Last year's emergency bill to cut California's prison and jail populations has kicked into effect, with hundreds of locally incarcerated inmates walking free this week up to two months earlier than they had expected.
Sacramento authorities said they let about 200 lower-level offenders out of jail Tuesday, compared to an average daily release count of somewhere between 100 and 150.The releases apply to offenders such as drug dealers, car thieves, drunken drivers, spousal abusers and the like. Sex criminals and serious and violent offenders have specifically been exempted.
Sheriff John McGinness said he expected 250 more of his county jail inmates to take advantage this week of the added good-time credits under last year's prison bill signed by Gov. Arnold Schwarzenegger.
McGinness said the number of average daily releases probably will flatten out over the next few weeks, but that "we'd be foolish not to believe" that this week's spike won't have an impact on public safety.
"I think that potential is very much there that you're going to have a bunch of people who were incarcerated and all of a sudden they're out at one time," McGinness said. "The potential for them to fall into old bad behavior and act out in a negative way is a reality."
The Legislature passed Senate Bill x3 18 last September as an emergency measure to deal with the state's prison population crisis. The bill is expected to reduce the state inmate population by an estimated 6,300 inmates over the years, mostly as a result of parole changes.
A lesser known aspect of the bill, however, increased good-time credits for already-sentenced county jail inmates. They had been getting one-third of their time shaved off their terms. The bill increased the good behavior credit to 50 percent of their terms.
The change means that the most serious county jail inmates will be getting out in six months instead of eight – if they behave behind bars.
In downtown Sacramento, a dozen inmates whooped it up in the street Tuesday night when they got off the bus from the Rio Cosumnes Correctional Center ahead of time.
"Guess where I am?" former inmate Scott Bias, 25, told a friend on a borrowed cell phone. "Downtown Sacramento. I got released today."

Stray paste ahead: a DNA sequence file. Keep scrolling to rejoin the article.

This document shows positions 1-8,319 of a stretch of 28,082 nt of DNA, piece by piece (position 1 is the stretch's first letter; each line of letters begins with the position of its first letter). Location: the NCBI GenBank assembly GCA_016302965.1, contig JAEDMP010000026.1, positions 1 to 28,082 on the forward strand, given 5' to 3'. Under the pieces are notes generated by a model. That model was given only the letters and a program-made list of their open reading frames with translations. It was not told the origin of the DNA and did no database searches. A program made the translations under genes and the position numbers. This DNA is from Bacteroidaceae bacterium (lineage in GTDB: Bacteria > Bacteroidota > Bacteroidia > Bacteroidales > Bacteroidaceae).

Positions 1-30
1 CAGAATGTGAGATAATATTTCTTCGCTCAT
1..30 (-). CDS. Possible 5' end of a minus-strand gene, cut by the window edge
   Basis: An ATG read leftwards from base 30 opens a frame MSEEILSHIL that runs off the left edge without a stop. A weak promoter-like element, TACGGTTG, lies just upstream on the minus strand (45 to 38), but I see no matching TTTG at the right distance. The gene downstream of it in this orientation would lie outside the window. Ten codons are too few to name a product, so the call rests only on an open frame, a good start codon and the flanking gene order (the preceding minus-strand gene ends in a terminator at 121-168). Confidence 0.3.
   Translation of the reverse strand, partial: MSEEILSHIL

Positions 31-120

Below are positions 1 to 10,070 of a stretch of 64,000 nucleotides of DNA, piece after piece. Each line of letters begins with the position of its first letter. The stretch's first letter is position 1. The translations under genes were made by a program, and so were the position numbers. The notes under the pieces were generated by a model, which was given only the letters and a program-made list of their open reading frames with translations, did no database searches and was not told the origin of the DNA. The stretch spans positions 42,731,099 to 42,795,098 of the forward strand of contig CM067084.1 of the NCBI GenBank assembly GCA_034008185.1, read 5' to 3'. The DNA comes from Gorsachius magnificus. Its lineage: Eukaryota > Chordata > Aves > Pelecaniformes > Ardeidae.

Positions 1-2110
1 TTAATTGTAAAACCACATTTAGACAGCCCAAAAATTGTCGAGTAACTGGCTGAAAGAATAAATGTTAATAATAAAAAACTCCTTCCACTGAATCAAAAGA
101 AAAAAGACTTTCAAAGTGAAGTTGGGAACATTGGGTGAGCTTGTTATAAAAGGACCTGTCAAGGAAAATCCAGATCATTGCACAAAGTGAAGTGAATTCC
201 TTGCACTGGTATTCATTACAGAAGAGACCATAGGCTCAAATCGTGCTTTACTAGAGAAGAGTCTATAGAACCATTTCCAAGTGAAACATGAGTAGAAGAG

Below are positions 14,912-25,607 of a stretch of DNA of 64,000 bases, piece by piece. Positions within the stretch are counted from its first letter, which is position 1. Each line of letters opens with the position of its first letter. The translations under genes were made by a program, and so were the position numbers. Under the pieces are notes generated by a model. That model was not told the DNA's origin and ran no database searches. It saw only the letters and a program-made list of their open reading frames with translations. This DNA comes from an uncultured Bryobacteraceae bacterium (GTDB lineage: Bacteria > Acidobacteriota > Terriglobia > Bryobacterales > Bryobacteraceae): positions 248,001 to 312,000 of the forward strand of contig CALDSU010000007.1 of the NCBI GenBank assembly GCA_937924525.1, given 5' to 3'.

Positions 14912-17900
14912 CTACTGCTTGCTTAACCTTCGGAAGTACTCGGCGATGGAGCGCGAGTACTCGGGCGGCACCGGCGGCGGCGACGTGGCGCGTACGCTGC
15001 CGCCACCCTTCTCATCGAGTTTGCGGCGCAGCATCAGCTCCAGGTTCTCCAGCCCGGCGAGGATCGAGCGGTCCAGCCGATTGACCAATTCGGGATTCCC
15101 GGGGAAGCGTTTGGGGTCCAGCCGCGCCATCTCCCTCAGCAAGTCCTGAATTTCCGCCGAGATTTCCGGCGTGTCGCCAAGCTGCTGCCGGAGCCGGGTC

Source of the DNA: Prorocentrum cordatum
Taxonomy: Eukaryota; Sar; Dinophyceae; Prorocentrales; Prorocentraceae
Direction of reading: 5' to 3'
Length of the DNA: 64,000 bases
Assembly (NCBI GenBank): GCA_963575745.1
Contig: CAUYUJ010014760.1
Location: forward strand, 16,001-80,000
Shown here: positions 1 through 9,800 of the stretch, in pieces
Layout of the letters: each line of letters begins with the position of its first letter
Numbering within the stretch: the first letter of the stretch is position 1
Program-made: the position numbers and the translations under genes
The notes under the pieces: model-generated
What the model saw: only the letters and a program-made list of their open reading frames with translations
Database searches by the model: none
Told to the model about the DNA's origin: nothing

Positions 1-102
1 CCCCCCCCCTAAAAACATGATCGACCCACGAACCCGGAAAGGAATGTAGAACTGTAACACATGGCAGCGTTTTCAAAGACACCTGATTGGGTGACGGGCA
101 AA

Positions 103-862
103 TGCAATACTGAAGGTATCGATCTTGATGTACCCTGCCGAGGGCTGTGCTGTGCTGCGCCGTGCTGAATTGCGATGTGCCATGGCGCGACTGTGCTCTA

Bias said three months were taken off his term for a felony evasion conviction.
"There's a reason I'm out early, and I'm going to heed that reason," said Bias, as he pulled a New Testament from his pocket. "This is the most important thing."
This week's extra inmate releases surprised some members of the local criminal justice community, and led other observers to fear a potential public safety threat.
"I was not aware that the legislation that applies to the state prisons also applies to individual counties," said Kevin Mickelson, president of the Sacramento County Deputy Sheriffs' Association. "I don't think that was brought to anyone's attention. I'm perplexed by the fact we're talking about it almost after the fact."
Christine Ward, director of the Criminal Victim Action Alliance in Sacramento, took issue with the "non-violent" description of the offenders who are getting time shaved.
"There's no telling who's coming out into our communities at this point," she said.
Nick Warner of the California State Sheriffs' Association said that as of Monday, 21 of the state's 58 counties had begun granting the extended time credits and that an estimated 1,100 inmates had been released early. He said those figures do not include tallies from some larger counties such as Los Angeles and San Bernardino.
"It's really a difficult time in county corrections and state corrections and to be a law enforcement leader," Warner said. He called this week's inmate releases "too much, too fast, too extreme."
Schwarzenegger and the federal courts, meanwhile, are haggling over competing plans to cut the state prison population by thousands more inmates. The governor also has sought to cut prison spending until it shrinks to higher education levels.
Read the full story at the Sacramento Bee.